- - Wednesday, January 21, 2015


In his book, “Myths, Lies and Downright Stupidity,” John Stossel of Fox News bet his readers a thousand dollars that they couldn’t name one thing the government does better than the private sector. Eight years later he hasn’t had to pay anyone a dime. The government just doesn’t have the motivation, or the spur of competition, to perform services as well as private business.

“If private companies don’t do things efficiently,” Mr. Stossel correctly observes, “they lose money and die.” Government, backed by force if not quite majesty, can merely ask the taxpayers for more money to bail out its incompetence.

This is common sense, but government bureaucrats are often deaf to the message everyone else hears clearly. Earlier this month, the Business Coalition for Fair Competition, a coalition of trade associations, businesses, and organizations dedicated to free enterprise, released a list of the top-10 most egregious examples of unfair government competition with private business over the past year. The examples are dramatic and revealing.

The New York State Department of Environmental Conservation, for example, contracted with the U.S. Department of Agriculture to kill wild pigs at a cost of $10,000 per pig. Razorbacks are tough critters, but this project in pork is exposed as particularly outlandish because hunters and commercial pest removal companies are happy to eradicate the hogs for a fraction of that.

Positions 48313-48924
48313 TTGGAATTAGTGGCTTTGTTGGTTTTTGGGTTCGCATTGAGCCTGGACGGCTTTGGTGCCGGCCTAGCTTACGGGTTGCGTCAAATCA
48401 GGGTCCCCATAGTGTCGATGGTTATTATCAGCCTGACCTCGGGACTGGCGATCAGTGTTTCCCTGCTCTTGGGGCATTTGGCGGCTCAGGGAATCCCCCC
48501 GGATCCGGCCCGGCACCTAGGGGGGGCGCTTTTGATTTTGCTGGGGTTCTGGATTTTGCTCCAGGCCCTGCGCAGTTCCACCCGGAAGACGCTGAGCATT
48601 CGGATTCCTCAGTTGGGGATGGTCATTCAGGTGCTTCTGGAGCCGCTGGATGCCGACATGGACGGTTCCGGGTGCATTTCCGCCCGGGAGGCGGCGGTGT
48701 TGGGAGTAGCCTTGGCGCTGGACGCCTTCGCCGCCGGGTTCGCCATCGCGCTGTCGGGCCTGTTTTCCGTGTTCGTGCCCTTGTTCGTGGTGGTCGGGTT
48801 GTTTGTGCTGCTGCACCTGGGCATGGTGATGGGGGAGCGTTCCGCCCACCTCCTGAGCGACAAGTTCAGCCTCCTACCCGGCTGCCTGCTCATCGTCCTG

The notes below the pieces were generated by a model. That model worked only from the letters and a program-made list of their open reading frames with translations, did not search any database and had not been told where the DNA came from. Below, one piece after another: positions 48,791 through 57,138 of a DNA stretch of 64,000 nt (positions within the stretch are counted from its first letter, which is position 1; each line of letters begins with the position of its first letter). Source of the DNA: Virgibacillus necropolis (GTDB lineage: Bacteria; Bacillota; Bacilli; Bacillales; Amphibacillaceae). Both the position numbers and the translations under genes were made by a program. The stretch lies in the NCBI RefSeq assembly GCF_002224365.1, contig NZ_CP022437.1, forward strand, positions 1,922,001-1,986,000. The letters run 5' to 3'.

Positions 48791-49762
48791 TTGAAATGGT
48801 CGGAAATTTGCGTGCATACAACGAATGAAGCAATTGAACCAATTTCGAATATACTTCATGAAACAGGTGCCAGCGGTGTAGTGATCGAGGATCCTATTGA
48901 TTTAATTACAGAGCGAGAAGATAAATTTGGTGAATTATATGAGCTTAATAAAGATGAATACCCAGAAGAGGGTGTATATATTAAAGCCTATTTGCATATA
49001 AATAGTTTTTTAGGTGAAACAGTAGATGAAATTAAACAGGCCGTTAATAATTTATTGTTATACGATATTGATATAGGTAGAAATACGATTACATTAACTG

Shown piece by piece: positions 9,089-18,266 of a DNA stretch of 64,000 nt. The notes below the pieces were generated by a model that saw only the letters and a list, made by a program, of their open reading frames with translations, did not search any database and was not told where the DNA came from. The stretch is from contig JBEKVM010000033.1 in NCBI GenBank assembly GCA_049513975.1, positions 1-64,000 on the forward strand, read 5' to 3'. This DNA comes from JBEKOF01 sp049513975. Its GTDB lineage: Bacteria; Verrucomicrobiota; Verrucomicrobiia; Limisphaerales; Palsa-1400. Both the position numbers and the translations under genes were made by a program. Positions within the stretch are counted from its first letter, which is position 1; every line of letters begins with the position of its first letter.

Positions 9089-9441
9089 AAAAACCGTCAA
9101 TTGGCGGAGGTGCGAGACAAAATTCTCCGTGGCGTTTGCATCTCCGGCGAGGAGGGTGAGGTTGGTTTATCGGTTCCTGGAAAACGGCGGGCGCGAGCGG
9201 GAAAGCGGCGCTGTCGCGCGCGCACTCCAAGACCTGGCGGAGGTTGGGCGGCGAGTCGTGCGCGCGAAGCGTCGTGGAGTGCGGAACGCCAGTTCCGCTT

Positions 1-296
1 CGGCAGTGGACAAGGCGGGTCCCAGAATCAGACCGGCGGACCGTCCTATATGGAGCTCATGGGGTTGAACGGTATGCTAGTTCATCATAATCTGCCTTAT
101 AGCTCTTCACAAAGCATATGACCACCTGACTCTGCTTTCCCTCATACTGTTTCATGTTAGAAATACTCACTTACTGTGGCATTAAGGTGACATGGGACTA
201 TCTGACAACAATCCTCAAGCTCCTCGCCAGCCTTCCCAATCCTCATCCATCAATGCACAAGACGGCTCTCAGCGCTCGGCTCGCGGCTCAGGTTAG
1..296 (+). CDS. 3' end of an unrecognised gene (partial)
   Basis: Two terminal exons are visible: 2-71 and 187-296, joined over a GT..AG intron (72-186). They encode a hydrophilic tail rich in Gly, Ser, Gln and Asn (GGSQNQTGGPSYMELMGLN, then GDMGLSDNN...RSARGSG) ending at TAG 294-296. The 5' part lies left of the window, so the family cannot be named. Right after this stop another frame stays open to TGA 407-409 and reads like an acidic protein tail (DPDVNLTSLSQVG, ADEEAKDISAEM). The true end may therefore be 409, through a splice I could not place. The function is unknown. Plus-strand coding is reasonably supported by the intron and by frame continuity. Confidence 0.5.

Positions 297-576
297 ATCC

Virginia Tech, an organ of the government after all, hired a bicycle mechanic and opened its own bike repair shop in Blacksburg to compete with several local mom-and-pop bicycle repair shops. The town of Bethany Beach, Delaware, wanted to take over a private, small beach concession shop and get in the business of renting beach chairs and umbrellas before wiser heads at City Hall realized that this was a dumb idea. The town changed its mind.

Though examples of the government getting into the marketplace when it shouldn’t are common, more and more government leaders understand that private businesses are the best hope for providing quality services at reasonable prices.

Golf courses are a good example. Many communities across America have government-owned golf courses that compete against privately owned courses. The government courses are usually inferior to private courses, and are costly to maintain besides. Wiser governments put the management of government courses out to private management companies and the governments, like the golfers, are pleased with the change.

City-owned courses in Tucson, Arizona, lost $8 million annually until the city council had enough and turned operations over to a private management firm. Phoenix followed suit, saving $2.4 million a year by enabling a private company to take over the operations of five city courses. Morris County in New Jersey, and the city of St. Paul, Minnesota, saved hundreds of thousands of dollars annually by getting out of the golf business.

The government-owned Potawatomi Zoo in South Bend, Indiana, is now managed by a nonprofit that has reduced costs and increased revenue through appeals to private donors, philanthropic organizations and business firms. In 2012, the state of Washington got out of the liquor trade and enabled private businessmen to sell booze. Louisiana is privatizing its state-run hospital system. New Jersey saved nearly $7.5 million by contracting toll collection efforts on the Atlantic City Expressway to a private company.

Good business pays. Bureaucracy costs. That’s fundamental economics.

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